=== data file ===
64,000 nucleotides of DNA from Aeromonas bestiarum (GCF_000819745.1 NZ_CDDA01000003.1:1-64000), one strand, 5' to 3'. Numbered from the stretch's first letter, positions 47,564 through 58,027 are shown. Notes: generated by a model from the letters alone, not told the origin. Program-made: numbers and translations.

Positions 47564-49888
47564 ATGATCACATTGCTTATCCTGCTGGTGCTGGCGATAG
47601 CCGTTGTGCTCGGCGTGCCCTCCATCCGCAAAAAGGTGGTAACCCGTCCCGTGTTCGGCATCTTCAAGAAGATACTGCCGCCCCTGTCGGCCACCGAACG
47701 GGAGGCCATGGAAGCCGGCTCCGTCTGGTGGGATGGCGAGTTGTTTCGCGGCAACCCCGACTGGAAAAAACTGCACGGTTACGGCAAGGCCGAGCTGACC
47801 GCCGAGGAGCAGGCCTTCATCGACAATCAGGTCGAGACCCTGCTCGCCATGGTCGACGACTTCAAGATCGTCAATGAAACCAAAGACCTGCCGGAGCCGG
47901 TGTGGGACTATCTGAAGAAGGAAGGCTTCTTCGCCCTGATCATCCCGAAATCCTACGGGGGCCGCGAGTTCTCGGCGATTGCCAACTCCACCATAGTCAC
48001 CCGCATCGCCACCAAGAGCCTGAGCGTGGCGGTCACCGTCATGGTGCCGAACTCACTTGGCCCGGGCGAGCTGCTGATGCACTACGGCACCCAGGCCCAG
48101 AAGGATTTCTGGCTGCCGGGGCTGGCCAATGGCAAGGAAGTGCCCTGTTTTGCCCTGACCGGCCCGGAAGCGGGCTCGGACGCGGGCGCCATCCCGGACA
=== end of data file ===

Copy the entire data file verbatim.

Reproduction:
64,000 nucleotides of DNA from Aeromonas bestiarum (GCF_000819745.1 NZ_CDDA01000003.1:1-64000), one strand, 5' to 3'. Numbered from the stretch's first letter, positions 47,564 through 58,027 are shown. Notes: generated by a model from the letters alone, not told the origin. Program-made: numbers and translations.

Positions 47564-49888
47564 ATGATCACATTGCTTATCCTGCTGGTGCTGGCGATAG
47601 CCGTTGTGCTCGGCGTGCCCTCCATCCGCAAAAAGGTGGTAACCCGTCCCGTGTTCGGCATCTTCAAGAAGATACTGCCGCCCCTGTCGGCCACCGAACG
47701 GGAGGCCATGGAAGCCGGCTCCGTCTGGTGGGATGGCGAGTTGTTTCGCGGCAACCCCGACTGGAAAAAACTGCACGGTTACGGCAAGGCCGAGCTGACC
47801 GCCGAGGAGCAGGCCTTCATCGACAATCAGGTCGAGACCCTGCTCGCCATGGTCGACGACTTCAAGATCGTCAATGAAACCAAAGACCTGCCGGAGCCGG
47901 TGTGGGACTATCTGAAGAAGGAAGGCTTCTTCGCCCTGATCATCCCGAAATCCTACGGGGGCCGCGAGTTCTCGGCGATTGCCAACTCCACCATAGTCAC
48001 CCGCATCGCCACCAAGAGCCTGAGCGTGGCGGTCACCGTCATGGTGCCGAACTCACTTGGCCCGGGCGAGCTGCTGATGCACTACGGCACCCAGGCCCAG
48101 AAGGATTTCTGGCTGCCGGGGCTGGCCAATGGCAAGGAAGTGCCCTGTTTTGCCCTGACCGGCCCGGAAGCGGGCTCGGACGCGGGCGCCATCCCGGACA